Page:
Prisoners sue Abu Ghraib security firms

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The Independent Online

Lawyers representing Iraqi prisoners at Abu Ghraib prison are taking two US-based security companies to court, accusing them of conspiring to "direct and conduct a scheme to torture, rape, and, in some instances, summarily execute plaintiffs".

Lawyers representing Iraqi prisoners at Abu Ghraib prison are taking two US-based security companies to court, accusing them of conspiring to "direct and conduct a scheme to torture, rape, and, in some instances, summarily execute plaintiffs".

The class-action suit, filed this week in federal court in San Diego by a law firm from Philadelphia and the New York-based Centre for Constitutional Rights, accuses the two firms - Titan Corporation and CACI International - of violating the Racketeer Influenced and Corrupt Organisations Act, or RICO, which was passed to fight organised crime. The plaintiffs are seeking compensation for their suffering, punitive damages and an injunction banning the firms from government contracts.

It is the first suit of its kind to have arisen from the revelations of torture and killings at Abu Ghraib, but is unlikely to be the last. Nine Iraqi individuals are mentioned in the suit, not all of them named. Another 1,000 prisoners at Abu Ghraib are also included in the action.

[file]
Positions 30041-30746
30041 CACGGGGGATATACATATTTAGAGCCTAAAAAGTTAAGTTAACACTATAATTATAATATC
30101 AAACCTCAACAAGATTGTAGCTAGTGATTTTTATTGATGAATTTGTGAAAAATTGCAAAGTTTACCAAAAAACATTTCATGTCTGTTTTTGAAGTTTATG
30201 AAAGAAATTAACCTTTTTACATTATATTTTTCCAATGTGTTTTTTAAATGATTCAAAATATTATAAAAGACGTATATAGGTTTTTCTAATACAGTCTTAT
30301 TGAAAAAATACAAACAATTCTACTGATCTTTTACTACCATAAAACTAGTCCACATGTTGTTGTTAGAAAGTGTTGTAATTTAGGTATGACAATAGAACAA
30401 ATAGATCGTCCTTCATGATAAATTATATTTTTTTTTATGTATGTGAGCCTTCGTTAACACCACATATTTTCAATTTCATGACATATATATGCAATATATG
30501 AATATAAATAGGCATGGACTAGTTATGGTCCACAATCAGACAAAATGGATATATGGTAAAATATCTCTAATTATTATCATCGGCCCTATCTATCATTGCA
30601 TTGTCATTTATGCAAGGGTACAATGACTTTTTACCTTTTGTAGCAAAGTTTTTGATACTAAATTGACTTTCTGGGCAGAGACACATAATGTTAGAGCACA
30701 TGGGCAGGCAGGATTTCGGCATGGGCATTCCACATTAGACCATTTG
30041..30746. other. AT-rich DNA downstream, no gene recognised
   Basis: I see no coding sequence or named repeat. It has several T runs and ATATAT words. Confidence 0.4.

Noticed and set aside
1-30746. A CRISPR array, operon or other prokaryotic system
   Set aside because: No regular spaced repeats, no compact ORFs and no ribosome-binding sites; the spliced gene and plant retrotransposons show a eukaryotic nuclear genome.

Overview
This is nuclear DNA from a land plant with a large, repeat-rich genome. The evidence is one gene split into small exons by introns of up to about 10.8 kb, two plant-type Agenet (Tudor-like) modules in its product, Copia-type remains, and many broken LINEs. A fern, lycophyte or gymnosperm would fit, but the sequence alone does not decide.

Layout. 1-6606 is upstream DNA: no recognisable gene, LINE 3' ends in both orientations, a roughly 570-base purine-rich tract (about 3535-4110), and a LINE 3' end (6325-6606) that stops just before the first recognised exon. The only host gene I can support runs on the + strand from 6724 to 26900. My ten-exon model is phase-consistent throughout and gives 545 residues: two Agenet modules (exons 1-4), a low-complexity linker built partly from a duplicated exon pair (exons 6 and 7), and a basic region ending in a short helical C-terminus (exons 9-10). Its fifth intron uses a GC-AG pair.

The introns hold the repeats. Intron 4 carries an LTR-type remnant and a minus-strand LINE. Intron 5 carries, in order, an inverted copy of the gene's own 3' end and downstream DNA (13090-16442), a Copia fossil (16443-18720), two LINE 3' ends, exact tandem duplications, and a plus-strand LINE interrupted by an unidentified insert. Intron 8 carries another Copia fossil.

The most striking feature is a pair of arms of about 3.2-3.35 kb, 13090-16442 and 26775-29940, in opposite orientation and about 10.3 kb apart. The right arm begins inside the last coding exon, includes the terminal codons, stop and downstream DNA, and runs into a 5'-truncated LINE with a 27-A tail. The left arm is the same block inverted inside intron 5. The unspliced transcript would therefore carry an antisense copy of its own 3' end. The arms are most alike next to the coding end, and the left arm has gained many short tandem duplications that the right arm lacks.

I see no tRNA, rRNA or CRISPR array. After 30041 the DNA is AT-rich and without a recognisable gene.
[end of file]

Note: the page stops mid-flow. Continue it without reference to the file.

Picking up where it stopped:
Although most accusations to date have focused on military policemen at Abu Ghraib, the lawsuit accused the two companies of carrying out "heinous and illegal acts to demonstrate their abilities to obtain intelligence from detainees, and thereby obtain more contracts from the government".

Some of the soldiers being court-martialled in Iraq have alleged they were acting, at least in part, on the instructions of private interrogators hired by the Pentagon. One civilian contractor out of the reach of military justice has been accused of the rape of a male prisoner.

A spokesman for San Diego-based Titan said the charges were "frivolous" and that the company's employees were hired strictly to provide translation services at Abu Ghraib.

Stories of abuse continue to emerge from multiple sources. Yesterday's Washington Post detailed testimony from a military intelligence interrogator who said two dog-handlers at Abu Ghraib competed to see how many detainees each could make urinate out of fear.

The revelations are having an effect on public opinion. A poll in yesterday's Los Angeles Times showed 53 per cent of respondents saying the war had not been worth it, compared with 43 per cent who said it was, the widest margin since the fall of Baghdad 14 months ago.

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